“Alexis reached out to me and asked me to meet her as part of a journalism class project. Her assignment was to profile a Seattle-based journalist,” Brodeur said. “As she has shared, I complimented her hair and asked to touch it. I shouldn’t have done that; I was wrong to do so. I’ve sent her a message to apologize.”
Brodeur declined to comment in detail about concerns about diversity and representation at the Seattle Times, adding only that “this is an area that we’re continually working on.”
Taylor studies communication, media, and journalism at Seattle University. Taylor’s interview with Brodeur was part of an assignment from a previous journalism class and became a catalyst for “Black Among Other Things.” She chose to interview Brodeur because she’d heard that the successful local journalist, a white woman, had recently written an article that provoked outrage in the South End, particularly among people of color. She thought, how interesting it would be if a young black woman reached out to her to do a profile.
Taylor expected a clueless white woman. She was not prepared for the extent of Brodeur’s lack of awareness. The experience was horrifying, she said, and in more ways than one.
Taylor said the interview at a local coffee shop had barely begun when Brodeur snatched her cell phone out of her hand to spell out her name and basic information for the recording. Brodeur started running the show from the get-go, Taylor said, treating her like the inexperienced interviewer she was, but in a manner that reeked of entitlement.
Her behavior was more or less what she’d expected and experienced countless times in the company of white women. But then, just minutes into their meeting, Brodeur took her cluelessness to eleven by observing her hair with green braids and eventually asking to touch it.
Taylor said she was frozen inside; she didn’t know what to do. She’d been accosted, her hair fondled by this woman she’d only just met. And given her assignment and position — her first journalistic effort — she didn’t feel like she could realistically say no without consequences. She had to maintain rapport. She was working on an assignment with a deadline, interviewing an older, successful woman working in a field Taylor hoped to enter after college.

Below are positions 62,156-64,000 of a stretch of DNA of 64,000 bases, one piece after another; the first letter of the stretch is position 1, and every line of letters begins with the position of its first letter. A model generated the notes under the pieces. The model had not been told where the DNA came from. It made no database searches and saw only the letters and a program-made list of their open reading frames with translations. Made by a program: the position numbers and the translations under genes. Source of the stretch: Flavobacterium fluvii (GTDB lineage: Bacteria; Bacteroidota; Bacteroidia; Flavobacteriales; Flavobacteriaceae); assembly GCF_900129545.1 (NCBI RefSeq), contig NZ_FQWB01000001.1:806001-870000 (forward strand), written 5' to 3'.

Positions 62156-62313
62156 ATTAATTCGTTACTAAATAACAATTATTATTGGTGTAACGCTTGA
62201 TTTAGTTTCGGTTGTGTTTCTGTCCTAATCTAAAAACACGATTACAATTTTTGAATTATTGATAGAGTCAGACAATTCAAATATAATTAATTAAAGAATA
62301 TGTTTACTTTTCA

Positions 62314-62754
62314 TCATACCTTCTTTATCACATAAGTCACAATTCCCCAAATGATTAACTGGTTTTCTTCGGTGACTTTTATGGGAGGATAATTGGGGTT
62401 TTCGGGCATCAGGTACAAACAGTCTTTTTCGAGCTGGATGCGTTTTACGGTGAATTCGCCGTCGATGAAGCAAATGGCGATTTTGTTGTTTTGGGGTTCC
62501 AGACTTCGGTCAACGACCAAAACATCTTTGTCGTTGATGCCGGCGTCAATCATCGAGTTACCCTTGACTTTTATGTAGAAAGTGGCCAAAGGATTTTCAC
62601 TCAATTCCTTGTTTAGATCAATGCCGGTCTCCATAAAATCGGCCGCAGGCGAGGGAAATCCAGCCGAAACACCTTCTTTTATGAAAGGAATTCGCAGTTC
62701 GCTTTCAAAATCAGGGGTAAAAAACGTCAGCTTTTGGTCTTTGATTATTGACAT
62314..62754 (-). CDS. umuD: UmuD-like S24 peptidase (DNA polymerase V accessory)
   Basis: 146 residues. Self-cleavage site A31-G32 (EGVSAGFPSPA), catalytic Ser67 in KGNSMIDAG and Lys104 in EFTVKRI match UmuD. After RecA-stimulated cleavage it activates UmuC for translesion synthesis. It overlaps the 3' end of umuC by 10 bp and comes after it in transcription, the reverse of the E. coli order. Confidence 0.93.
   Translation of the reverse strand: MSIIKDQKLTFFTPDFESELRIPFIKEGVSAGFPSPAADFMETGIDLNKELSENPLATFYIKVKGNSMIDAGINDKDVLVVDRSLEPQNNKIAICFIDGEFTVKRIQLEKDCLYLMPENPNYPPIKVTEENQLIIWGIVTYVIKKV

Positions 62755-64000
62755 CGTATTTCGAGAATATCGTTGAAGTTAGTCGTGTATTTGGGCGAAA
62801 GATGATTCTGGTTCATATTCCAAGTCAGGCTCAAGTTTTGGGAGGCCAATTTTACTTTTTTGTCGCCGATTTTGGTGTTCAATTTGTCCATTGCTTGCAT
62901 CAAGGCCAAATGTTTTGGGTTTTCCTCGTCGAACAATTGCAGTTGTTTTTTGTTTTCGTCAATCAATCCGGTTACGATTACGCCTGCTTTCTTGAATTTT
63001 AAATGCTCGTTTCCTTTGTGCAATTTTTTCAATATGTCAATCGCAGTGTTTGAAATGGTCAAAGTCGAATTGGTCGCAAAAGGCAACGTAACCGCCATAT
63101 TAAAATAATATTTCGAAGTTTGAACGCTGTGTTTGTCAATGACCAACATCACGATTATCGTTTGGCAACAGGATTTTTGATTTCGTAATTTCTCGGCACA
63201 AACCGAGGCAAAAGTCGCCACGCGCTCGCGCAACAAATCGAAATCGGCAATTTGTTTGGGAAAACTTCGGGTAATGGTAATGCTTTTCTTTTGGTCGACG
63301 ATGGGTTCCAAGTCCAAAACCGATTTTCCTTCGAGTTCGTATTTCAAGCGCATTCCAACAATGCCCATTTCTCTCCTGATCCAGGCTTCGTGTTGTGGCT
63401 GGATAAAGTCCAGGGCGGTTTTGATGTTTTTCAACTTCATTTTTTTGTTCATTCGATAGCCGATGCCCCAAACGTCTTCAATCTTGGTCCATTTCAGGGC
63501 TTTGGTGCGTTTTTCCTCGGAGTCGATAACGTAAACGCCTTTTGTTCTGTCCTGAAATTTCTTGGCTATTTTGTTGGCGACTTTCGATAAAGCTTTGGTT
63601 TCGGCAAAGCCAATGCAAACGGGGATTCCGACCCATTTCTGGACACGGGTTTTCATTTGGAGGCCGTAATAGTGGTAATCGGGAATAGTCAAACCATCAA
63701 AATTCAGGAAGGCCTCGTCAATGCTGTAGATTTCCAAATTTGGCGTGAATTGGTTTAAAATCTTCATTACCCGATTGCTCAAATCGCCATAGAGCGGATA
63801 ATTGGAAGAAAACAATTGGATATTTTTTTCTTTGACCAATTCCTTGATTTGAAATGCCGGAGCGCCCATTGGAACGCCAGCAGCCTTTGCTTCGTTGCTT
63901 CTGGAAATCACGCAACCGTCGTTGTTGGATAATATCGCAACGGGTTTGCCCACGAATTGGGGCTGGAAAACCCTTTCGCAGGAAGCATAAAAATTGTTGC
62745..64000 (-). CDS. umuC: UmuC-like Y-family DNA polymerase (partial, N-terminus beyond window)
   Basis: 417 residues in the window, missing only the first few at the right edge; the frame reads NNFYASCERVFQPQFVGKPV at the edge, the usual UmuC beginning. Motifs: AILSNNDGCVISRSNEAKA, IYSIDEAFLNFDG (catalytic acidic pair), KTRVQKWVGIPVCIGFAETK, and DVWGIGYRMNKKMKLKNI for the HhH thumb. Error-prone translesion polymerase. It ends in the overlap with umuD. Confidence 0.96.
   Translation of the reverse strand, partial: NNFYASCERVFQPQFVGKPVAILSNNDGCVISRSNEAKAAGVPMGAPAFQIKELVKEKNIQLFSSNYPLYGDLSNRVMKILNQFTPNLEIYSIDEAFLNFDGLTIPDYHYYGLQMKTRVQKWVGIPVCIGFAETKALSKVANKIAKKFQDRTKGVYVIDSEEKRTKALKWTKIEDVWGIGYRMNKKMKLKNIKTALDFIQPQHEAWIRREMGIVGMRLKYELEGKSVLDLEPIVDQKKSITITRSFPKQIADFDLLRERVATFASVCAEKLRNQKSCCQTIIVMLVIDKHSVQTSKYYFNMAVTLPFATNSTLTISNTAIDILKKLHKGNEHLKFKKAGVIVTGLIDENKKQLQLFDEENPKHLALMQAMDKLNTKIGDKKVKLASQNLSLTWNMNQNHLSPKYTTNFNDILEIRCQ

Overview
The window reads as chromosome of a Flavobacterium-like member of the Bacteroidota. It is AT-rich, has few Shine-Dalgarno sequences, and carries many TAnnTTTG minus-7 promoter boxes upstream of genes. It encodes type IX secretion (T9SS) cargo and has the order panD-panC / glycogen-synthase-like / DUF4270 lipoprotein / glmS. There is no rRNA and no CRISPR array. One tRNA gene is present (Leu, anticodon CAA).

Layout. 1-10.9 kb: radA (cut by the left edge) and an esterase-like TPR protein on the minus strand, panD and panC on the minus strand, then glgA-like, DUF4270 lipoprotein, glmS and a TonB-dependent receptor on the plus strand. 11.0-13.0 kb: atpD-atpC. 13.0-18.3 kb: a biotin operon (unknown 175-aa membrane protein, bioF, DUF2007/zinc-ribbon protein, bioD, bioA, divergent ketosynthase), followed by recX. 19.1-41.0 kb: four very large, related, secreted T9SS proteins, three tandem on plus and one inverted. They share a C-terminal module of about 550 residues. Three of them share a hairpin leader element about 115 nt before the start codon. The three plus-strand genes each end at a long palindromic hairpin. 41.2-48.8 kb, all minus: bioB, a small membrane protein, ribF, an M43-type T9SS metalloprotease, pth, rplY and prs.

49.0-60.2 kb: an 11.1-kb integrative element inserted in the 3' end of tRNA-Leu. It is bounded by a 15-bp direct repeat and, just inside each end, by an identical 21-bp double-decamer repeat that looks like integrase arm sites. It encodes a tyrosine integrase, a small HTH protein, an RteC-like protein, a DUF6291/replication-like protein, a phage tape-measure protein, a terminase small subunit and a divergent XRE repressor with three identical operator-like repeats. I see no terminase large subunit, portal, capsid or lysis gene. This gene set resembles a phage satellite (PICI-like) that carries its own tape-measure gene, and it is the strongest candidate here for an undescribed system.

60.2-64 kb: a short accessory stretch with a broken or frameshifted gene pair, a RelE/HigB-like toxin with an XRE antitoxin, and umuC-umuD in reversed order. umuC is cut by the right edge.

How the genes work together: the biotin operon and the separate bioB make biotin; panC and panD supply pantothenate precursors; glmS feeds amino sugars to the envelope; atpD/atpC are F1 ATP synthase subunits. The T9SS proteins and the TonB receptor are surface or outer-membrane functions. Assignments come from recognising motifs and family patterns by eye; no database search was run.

“To have that be my first experience was disheartening and made me think of journalism in a grim way,” Taylor said.
In those few brief minutes, Taylor said, Brodeur had revealed herself to be incredibly unaware of herself and her privileges as a white woman, entitled to take up as much space as she wants to, even if it means invading the space of others, to view the world through a lens of whiteness as though it were the only one worth looking through.
Taylor cut about half of her prepared questions and tried to get through the rest of the interview quickly. She’d been silenced, she said, when Brodeur came at her like that. She’d taken away her voice, taken control of the situation and left Taylor feeling paralyzed and unable to continue with the interview as she’d planned. Taylor wondered how many other people Brodeur had silenced in her career as a community journalist.
“Black Among Other Things” grew out of an independent study project with Seattle University Communications Professor Rick Malleus. The project was meant to study autoethnography, a form of research in which the author studies and reflects on personal experience and connects their story to wider concepts, whether political or cultural.
Taylor drew upon her knowledge of communication theory to produce the project. Throughout the process, she considered and experimented with various methods of communication and how to convey what was inside of her — how to conjure a reasonable replication of her lived experience in another person’s mind and body.
Taylor said she knew her project would be personal, that she had something to say, specifically about being a black woman in America — what that means and how it feels. She’d been slowly building up confidence, an array of skills, and collecting the tools with which to say it for many years, not fully aware of this fact or doing so with intention, per se.